Áras Uí Chonghaile interpretive centre tells 'untold' story of James Connolly

 An artist's impression of the new James Connolly centre

WE WERE viewing a proverbial 'work in progress', but, as Harry Connolly, director of Fáilte Feirste Thiar (Welcome to West Belfast), optimistically points out, a lot can happen in a month.

The new James Connolly Interpretive Centre in west Belfast – Áras Uí Chonghaile – is due to officially launch on April 19 and on our visit a week ago, there was still much drilling, lifting and hammering going on as workmen prepared the interior for its transformative fit-out.

A former tanning salon and post office, the reimagined and extended building on the Falls Road will feature modern exhibition space, coffee shop, library, mini-theatre and multi-functional conference centre, all of which will bring alive the well known – and also partly "untold" – story of James Connolly, republican icon and trade union activist who, literally, lived "down the road".

"James Connolly is seen as a republican icon but his dedication to the working classes and his life as a trade union activist in Belfast is largely unknown," says Harry Connolly (no relation). "We are keen to tell that story and have this centre seen as a welcoming and hospitable place for people of all politics and none."

Located not far from the Culturlann Irish language cultural centre and the 2016 bronze statue of the socialist leader, it is hoped the new attraction – which has cost in the region of £1.5 million in total – will be on the 'must see' list for an estimated 20,000 tourists and visitors annually.

"The project has been funded by Belfast City Council and also the US trade union movement, as Connolly lived in America for eight years," Harry says. "Nineteen trade unions from the US all pledged financial support which amounted to over half a million dollars.

 The site of the Áras Uí Chonghaile interpretive centre on Falls Road in west Belfast. Picture by Mal McCann

"This has been a massive, intense project, but I think Áras Uí Chonghaile will become one of the highlights in the west Belfast tourism offering and have a significant impact on the wider social, cultural and economic regeneration of the area. The fact, also, that he [Connolly] had lived close by, at Glenalina Terrace for several years, makes it all the more real for local people."

Thanks to painstaking efforts by professional researchers and academics, the new centre will be home to several rare artefacts relating to Connolly, including photographs and original publications – a 1935 hardback copy of a book written by Connolly's daughter, Nora, is among a highly prized collection.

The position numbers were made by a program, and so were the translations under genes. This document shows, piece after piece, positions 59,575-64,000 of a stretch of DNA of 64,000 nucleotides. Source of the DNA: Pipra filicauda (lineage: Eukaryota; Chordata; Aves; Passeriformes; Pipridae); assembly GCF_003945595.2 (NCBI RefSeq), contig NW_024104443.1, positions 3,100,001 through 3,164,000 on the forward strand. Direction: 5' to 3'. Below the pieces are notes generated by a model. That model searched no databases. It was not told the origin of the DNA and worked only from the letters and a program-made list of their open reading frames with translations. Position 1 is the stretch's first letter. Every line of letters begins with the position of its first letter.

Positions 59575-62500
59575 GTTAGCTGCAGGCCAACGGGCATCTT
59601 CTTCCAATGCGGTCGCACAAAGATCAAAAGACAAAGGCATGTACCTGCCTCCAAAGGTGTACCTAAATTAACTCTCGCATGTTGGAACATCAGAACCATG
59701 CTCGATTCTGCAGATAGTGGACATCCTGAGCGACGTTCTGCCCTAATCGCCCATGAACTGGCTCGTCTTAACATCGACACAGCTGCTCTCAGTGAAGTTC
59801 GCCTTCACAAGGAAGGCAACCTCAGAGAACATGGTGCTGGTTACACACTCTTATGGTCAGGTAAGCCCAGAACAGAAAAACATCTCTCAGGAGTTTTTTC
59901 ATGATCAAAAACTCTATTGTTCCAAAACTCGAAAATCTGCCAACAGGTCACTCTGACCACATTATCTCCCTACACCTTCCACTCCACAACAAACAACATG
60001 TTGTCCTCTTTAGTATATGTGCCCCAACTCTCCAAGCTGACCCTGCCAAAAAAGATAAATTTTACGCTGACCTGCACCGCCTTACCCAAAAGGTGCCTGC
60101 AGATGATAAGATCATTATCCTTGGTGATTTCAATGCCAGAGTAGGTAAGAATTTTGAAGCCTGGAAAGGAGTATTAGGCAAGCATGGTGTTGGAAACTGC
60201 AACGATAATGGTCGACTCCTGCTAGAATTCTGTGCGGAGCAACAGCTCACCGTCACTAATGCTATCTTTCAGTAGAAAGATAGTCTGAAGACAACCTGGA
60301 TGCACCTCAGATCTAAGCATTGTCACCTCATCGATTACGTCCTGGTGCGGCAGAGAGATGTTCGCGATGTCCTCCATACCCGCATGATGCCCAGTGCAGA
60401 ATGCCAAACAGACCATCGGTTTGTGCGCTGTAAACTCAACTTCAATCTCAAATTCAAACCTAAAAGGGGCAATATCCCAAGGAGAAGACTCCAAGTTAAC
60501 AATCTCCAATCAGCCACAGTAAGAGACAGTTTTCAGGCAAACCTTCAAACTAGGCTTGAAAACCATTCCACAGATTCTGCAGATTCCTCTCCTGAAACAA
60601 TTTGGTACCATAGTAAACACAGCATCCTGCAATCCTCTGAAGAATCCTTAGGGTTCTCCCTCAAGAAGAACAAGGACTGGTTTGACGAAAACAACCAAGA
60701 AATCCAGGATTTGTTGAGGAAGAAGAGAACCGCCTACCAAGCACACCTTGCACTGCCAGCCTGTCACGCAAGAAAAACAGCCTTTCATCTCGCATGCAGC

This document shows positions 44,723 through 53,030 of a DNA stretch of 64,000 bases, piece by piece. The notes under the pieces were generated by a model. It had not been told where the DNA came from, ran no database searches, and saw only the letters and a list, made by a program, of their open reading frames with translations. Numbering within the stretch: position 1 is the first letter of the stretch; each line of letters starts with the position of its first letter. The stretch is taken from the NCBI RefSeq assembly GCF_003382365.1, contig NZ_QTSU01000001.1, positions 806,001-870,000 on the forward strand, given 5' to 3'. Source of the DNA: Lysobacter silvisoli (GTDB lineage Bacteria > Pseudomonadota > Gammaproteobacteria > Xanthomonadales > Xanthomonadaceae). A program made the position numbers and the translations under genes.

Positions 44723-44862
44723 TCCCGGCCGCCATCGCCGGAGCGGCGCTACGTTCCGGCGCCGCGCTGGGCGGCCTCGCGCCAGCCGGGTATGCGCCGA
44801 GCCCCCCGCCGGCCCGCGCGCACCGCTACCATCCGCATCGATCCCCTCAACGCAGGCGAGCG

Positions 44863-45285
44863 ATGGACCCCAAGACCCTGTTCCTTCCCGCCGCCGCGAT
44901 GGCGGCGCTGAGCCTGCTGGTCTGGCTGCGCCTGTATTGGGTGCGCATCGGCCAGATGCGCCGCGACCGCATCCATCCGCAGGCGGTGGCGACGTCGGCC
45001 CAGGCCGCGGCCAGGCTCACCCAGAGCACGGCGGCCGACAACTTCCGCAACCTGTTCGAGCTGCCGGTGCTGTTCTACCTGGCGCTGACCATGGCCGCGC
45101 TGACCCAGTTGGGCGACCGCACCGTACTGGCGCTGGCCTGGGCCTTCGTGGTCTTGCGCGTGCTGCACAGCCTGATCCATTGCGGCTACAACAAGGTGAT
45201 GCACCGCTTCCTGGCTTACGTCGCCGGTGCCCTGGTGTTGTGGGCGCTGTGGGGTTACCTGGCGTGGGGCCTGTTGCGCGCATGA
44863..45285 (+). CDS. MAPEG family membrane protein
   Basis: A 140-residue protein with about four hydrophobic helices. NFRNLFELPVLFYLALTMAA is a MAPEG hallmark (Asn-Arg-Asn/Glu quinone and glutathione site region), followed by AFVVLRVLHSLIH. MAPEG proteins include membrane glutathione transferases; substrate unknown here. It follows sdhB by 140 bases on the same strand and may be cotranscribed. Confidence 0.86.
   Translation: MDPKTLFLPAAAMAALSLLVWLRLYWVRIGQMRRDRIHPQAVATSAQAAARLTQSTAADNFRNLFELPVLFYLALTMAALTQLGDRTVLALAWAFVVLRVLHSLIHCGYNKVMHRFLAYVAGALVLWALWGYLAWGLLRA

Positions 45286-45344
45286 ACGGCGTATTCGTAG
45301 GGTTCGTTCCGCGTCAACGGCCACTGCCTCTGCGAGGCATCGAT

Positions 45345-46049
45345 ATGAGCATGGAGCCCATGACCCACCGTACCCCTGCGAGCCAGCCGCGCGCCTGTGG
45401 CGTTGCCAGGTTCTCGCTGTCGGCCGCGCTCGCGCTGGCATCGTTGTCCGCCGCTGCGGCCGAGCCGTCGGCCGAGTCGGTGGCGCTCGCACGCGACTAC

"We also have some rare pamphlets dating back to the pre-1916 period and relating to different labour campaigns, as well as unseen photographs of his time in America," Harry says.

"What we were all struck by, when we were putting this exhibition together, was the sheer volume of work relating to Connolly: how much he wrote, how much he published and how much we found that was unpublished... his complete story, really.

"There were many poignant moments in that story which jumped out, for me personally, particularly the time when his wife left Ireland to go America and there he is, waiting for them to get off the boat and there's one child missing – a child who died in a tragic accident, a fire, in Dublin.

"Connolly is mourning that very personal loss and yet, he is still organising and still fighting for workers' rights and for those who have nothing."

The exhibition – with interactive touch-screen app 'Tranatlantic Yoyager', through which American towns and cities where Connolly organised his rallies are illuminated at the touch of a button – starts with his court martial and execution and then works back through a complex and eventful life.

"There are sections covering his time in Cowgate – Little Ireland – in Edinburgh, his seven years in the British army, his life with wife, Lily, his early years in Dublin," Harry continues. "Then we look at Connolly the pioneer, his time in the States, his coming back to organise in Belfast and Dublin, and the women in his political life.

"He was one of the founding members of the Irish Citizen's Army, the only army at the time which gave equal status to women and men. You could say he was a feminist before the word was invented."

As well as Connolly's rise to prominence through the Rising and his influencing of the text in the Proclamation, the exhibition sets out to tell what Harry describes as the "largely unknown story" of his court martial "and the legalities of that and how it would stand up to scrutiny by today's legal standards."

The Áras Uí Chonghaile joins an already impressive tourist trail in west Belfast which includes popular taxi and walking tours of historical landmarks and a growing number of cafes and restaurants which have emerged in their wake.

"The Áras Uí Chonghaile is certainly one of our most amibitous projects to date," Harry adds. "I think the local population will be mightily impressed, as well as the 'culturally curious' visitors who come to west Belfast from across the globe."

 James Connolly Heron is a great grandson of James Connolly and addressed the launch of the centre. Picture by Mal McCann

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